THEMES PART II
What are styles and themes and their difference
How a programmer can create a style
Inheritance of system styles
from inheriting custom styles. You only have to change the way you communicate
the parent-child relationship to android.
childStylewill use all
parentStyleand can define its own as
well to override
with the whole notation in your layouts like so:
all styles available to
childStyle, and may be adds a
new attribute, just go ahead and create a new style and call it
reference it from your layouts like so:
attribute to your
Button and TextView explicitly inherit from the parent Button and TextView
style for a view, first inherit all attributes of the parent style in the
system and then go ahead and add your own attributes.
doing implicitly (by default). I.e. android has been inheriting all default styles
for our Buttons and TextViews and simply
taking our explicitly defined attributes as overrides.
custom styles and default system styles.
styles which determine the visual representation of your app (how your app
looks). I believe the idea is now clearer, since we have just covered styles.
only a set of styles grouped under one parent (the theme).
A style and theme are both defined in
values/*.xml files with root element
The child element of root i.e.
styleworks for both styles and themes. The
nameattribute references either the theme name or the
style name. likewise the
parentattribute references a
theme or a style any of them is inheriting from. Only that of course, a theme
inherits from another theme and a style, from another style.
references an attribute for both. For a theme, each item element references the
nameof style resource and for a style, each item
element references the
nameof an attribute.
file, it’s the android default theme for API level 10 and lower. And this styles.xml file which defines the global theme styles of android.
to your application or activity
stylewhose scope is
limited to a single view, the scope of a theme spans a whole
remember?, like so;
Theme.Black.), for my API level of 8, it’s the default.
file, you should see several themes which all inherit
Theme.Light.NoTitleBaretc. Your task is just to
familiarize yourself with the themes available for your target API level since
each new API level almost ships with new themes. You can actually tell your app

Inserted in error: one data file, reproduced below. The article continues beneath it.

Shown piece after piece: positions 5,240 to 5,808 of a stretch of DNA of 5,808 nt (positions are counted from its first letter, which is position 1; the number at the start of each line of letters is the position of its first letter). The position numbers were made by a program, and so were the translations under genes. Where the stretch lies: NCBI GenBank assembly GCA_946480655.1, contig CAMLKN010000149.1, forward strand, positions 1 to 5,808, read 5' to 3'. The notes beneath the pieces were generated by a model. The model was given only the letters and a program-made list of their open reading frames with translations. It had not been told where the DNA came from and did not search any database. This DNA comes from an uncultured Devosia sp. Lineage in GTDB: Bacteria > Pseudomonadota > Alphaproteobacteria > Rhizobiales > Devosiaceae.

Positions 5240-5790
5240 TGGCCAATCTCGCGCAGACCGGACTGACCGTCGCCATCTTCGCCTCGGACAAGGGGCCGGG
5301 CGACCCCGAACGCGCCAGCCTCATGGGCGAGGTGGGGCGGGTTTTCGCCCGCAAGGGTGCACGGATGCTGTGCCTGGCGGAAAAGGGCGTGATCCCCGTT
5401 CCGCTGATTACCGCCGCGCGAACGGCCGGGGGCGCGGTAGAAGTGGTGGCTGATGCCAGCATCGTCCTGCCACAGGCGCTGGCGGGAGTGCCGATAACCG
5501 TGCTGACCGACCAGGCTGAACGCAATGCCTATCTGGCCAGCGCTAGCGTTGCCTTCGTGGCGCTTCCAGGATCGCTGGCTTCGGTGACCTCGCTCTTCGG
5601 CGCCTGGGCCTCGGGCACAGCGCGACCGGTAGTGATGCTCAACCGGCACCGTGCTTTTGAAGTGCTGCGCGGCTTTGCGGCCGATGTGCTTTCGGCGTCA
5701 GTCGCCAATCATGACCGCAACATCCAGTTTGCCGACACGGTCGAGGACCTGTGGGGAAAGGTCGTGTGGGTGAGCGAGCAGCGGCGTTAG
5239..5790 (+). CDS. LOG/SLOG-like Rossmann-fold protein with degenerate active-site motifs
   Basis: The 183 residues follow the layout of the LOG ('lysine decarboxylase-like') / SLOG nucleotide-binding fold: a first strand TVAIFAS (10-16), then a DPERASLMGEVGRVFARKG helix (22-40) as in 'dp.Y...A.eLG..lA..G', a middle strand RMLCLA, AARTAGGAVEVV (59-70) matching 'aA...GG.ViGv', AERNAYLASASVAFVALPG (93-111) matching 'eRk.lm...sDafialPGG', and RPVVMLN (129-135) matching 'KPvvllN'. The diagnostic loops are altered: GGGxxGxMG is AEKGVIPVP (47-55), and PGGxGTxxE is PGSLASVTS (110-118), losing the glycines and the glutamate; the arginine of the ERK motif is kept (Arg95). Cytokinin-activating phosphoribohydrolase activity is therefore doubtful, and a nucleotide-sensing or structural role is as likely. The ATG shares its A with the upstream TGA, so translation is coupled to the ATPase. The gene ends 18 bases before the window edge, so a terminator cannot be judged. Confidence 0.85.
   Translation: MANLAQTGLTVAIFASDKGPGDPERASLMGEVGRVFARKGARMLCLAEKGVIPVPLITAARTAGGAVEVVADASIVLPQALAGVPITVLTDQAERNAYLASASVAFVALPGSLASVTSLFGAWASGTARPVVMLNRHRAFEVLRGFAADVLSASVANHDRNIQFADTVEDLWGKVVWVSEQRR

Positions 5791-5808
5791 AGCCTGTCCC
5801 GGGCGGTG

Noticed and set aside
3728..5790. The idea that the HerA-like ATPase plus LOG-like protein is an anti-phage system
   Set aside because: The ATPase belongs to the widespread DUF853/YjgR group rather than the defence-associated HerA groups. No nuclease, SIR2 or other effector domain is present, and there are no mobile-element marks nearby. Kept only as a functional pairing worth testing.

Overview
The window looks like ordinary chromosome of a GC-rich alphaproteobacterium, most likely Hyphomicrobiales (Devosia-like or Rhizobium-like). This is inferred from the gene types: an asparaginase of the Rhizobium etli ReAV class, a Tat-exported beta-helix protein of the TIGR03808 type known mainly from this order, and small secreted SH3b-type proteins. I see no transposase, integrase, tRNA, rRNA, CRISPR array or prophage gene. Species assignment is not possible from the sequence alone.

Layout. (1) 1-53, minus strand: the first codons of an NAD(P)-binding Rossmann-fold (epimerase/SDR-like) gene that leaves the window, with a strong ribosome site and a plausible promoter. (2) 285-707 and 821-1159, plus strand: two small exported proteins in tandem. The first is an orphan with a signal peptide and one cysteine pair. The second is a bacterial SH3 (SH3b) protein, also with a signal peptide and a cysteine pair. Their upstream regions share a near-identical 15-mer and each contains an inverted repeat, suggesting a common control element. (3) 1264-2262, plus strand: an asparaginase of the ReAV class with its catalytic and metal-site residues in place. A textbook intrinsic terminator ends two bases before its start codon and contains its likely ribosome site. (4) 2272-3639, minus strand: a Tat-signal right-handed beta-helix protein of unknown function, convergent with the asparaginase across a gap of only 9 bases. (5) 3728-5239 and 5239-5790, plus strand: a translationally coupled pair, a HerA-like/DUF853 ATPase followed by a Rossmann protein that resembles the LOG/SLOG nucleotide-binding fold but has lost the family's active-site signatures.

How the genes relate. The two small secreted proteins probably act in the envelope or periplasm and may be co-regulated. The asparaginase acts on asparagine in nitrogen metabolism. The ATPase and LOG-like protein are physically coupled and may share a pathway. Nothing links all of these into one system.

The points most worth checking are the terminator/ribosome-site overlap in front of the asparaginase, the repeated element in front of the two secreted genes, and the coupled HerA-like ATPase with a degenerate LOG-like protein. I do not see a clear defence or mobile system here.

to detect the API level and apply a theme accordingly. That is a topic for
Theme.Light. Just go to your manifest file and add this attribute to the
Applicationelement and of course you now know that
you can as well choose to apply it to a specific
|screen shot with Theme.Light|
specific theme, we are going to create our own theme and make it first inherit
Theme.Light. This will help us understand:
How to create custom themes
How to inherit styles of a system them
How to apply custom themes to activity or
directory in our ThemeAndStyle
project created in part I of this series. Right click and go to New->android
xml. And call it themes.
res/valuesdirectory and select the android xml icon in your IDE toolbar.
idea, however all of them are defined in the same file. Here is the content of themes.xml
they really don’t inherit from any custom theme, but are rather used for
clarity since we are creating 3 different basic themes.
android namespaceand the
Notice the little tweak we have added to
system theme that inherits from
adds a single property i.e. hides the title bar.
item elementunder a theme
definition represents a whole style definition, contrary to the styles where an
item elementrepresents a single attribute. The style
names you are seing in the
item element’s are the
system names referencing styles for the corresponding views (Button and
TextView). You must have noticed that if you took a look at the system themes.xml. The philosophy is simple,
we are inheriting a system theme, so each
gives us an opportunity to override an existing style in the system theme,
similar to styles.xml, where we
inherit a system style applying to a view and then in each
item, we override a given attribute.
are references to styles we have to define. As you can see, we shall define
style attributes for each view under each theme. Interesting right???
names, create a second
stylesxml file and call it styles2.xml, below is the content.
inheriting any custom styles here, it’s just any ordinary string but I wanted the style names to be clear
since I have created 3 separate styles corresponding to each theme above.
style definitions as well as any color style attributes. Let us leave this
style file strictly for layout attributes such as
layout_height. Remove also the inheritance and just
leave it as an isolated style definition.
shall see how to apply a custom theme to an
android namespaceand just reference the theme using a
style reference like so:
Theme.Red, you can go ahead and test with
created and applied.
to look at switching themes programmatically and then see how to use simple and
complex colors to give a powerful visual to our user interface.